The monument is made out of an enormous amount of sandstone – 500 million tons (That’s about 1,350 TIMES MORE than the Empire State Building in New York)! That also happens to be the same amount that was used on the largest pyramid in Cairo!

I am off to Hong Kong to celebrate the Chinese New Year! It is the year of the Rabbit, and it should be filled with lots of adventure!


Posted by Flat Stanley in Posts on 01 24th, 2011

Sabaidee, Friends! I am in yet another magnificent country to explore. It is called Laos, and it just east of Thailand. You may never have heard of this country before, and that is OK because neither had I before I started traveling. Here are some facts about this small country in southeast Asia:

–          The government in Laos is communist. (The United States’ government is a democracy). There are only five countries with communist governments in the world. Besides Laos, they are China, Cuba, Vietnam, and North Korea.

–          Laos gained its independence from France (just like the United States did in 1776 from England) in July of 1949.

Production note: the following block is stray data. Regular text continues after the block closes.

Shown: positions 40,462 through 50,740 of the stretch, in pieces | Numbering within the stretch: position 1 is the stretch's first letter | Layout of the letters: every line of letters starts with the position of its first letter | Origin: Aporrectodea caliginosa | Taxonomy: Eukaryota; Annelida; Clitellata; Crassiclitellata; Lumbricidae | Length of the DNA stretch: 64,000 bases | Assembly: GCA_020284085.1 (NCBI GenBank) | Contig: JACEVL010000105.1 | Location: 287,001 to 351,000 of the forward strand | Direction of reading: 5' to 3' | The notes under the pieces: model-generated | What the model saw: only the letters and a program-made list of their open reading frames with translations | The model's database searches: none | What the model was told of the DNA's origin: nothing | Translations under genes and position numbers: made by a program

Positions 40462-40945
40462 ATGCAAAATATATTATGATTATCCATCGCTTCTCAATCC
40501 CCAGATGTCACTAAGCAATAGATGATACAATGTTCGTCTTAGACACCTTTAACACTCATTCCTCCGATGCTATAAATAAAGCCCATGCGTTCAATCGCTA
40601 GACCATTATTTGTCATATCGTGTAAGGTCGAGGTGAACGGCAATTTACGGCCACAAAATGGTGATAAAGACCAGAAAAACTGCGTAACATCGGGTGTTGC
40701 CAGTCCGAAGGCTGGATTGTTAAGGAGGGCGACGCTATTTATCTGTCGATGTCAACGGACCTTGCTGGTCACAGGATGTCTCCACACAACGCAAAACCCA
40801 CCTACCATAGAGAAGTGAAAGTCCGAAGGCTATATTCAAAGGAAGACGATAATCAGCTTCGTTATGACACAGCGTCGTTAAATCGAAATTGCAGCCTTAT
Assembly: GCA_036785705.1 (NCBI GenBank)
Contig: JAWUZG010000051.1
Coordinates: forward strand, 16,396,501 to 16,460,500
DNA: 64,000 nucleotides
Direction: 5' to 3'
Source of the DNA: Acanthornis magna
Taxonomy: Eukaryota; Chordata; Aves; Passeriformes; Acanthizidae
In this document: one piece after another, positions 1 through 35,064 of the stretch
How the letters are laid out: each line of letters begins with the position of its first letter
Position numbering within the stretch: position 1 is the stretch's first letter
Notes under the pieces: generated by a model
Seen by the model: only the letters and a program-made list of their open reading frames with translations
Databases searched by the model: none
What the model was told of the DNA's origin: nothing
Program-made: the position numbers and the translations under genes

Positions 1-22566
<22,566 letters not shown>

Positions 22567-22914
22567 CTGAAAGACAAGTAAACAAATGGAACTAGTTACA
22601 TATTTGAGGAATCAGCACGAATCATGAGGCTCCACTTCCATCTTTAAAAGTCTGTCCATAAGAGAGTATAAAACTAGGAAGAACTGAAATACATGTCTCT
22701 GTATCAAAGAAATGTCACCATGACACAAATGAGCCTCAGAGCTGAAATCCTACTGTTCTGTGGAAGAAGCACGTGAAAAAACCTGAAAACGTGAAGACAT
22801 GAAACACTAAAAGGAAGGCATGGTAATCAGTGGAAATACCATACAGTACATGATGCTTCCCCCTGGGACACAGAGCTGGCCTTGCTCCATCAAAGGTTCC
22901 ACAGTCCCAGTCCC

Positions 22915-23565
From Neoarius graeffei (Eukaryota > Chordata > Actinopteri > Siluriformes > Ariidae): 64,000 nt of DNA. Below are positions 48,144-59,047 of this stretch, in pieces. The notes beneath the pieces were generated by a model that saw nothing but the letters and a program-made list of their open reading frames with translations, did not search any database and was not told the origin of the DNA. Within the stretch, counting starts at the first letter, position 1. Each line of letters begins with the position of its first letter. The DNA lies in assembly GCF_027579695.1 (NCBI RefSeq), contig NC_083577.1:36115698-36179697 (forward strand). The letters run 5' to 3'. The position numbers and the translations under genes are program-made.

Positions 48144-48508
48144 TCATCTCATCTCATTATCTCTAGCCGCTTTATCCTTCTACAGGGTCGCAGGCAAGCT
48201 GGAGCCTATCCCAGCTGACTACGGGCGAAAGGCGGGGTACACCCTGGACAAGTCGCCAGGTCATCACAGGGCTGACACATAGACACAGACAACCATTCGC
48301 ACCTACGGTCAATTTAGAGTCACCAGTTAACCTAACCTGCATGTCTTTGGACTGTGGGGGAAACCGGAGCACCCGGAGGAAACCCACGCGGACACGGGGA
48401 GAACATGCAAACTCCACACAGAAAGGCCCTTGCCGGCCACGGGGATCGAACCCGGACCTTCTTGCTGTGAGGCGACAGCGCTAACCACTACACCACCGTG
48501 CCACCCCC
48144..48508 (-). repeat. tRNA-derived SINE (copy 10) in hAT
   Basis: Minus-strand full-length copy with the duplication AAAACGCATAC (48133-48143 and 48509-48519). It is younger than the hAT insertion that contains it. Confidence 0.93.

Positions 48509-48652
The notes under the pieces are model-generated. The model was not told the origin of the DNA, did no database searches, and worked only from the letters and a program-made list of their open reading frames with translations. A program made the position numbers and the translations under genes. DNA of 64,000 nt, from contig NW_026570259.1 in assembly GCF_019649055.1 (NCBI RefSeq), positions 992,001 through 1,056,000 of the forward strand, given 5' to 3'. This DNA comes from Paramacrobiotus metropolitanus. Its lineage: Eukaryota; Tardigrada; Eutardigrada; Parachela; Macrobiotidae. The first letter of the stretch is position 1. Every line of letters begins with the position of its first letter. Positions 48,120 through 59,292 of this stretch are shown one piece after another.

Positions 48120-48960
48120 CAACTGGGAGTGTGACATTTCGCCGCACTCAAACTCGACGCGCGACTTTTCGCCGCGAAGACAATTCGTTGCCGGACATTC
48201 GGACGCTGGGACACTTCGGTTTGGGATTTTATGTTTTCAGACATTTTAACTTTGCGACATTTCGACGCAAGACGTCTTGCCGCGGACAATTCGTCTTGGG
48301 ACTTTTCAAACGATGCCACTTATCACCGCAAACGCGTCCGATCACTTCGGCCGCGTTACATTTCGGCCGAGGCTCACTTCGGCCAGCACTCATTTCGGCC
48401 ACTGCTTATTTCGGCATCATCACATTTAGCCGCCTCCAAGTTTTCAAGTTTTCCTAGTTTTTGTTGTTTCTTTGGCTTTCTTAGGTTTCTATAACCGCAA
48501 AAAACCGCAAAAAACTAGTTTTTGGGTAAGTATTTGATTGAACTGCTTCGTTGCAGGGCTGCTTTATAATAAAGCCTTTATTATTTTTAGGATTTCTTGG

–          There are 6.8 million people in the country. There are over 300,000,000 people living in the United States.

–          The people of Laos are some of the most generous in the world. They just don’t understand the concept of NOT sharing. In fact, in the Laos language, the word for “mine” is the same word for “yours.”

I got some great pictures of the Laos landscape:

Like Thailand, most of the citizens are Buddhist. There are some more beautiful Buddhist temples in Laos:

I only spent a few days in Laos, so I didn’t get to see as much of the country that I would have liked. Hopefully I can come back one day to explore a little more!


Posted by Flat Stanley in Posts on 01 20th, 2011

Sawatdee, Trackers! Thailand is so beautiful, with its tropical islands to the south and its mountainous jungle to the north. It isn’t like any place I have been before!

Before heading south to the islands, I headed north to Chiang Mai. The first thing I noticed about Thailand is the beautiful temples. In the United States, you see a lot of churches. However, in Thailand, most of the citizens are Buddhist, so there are a lot of temples. Aren’t they striking?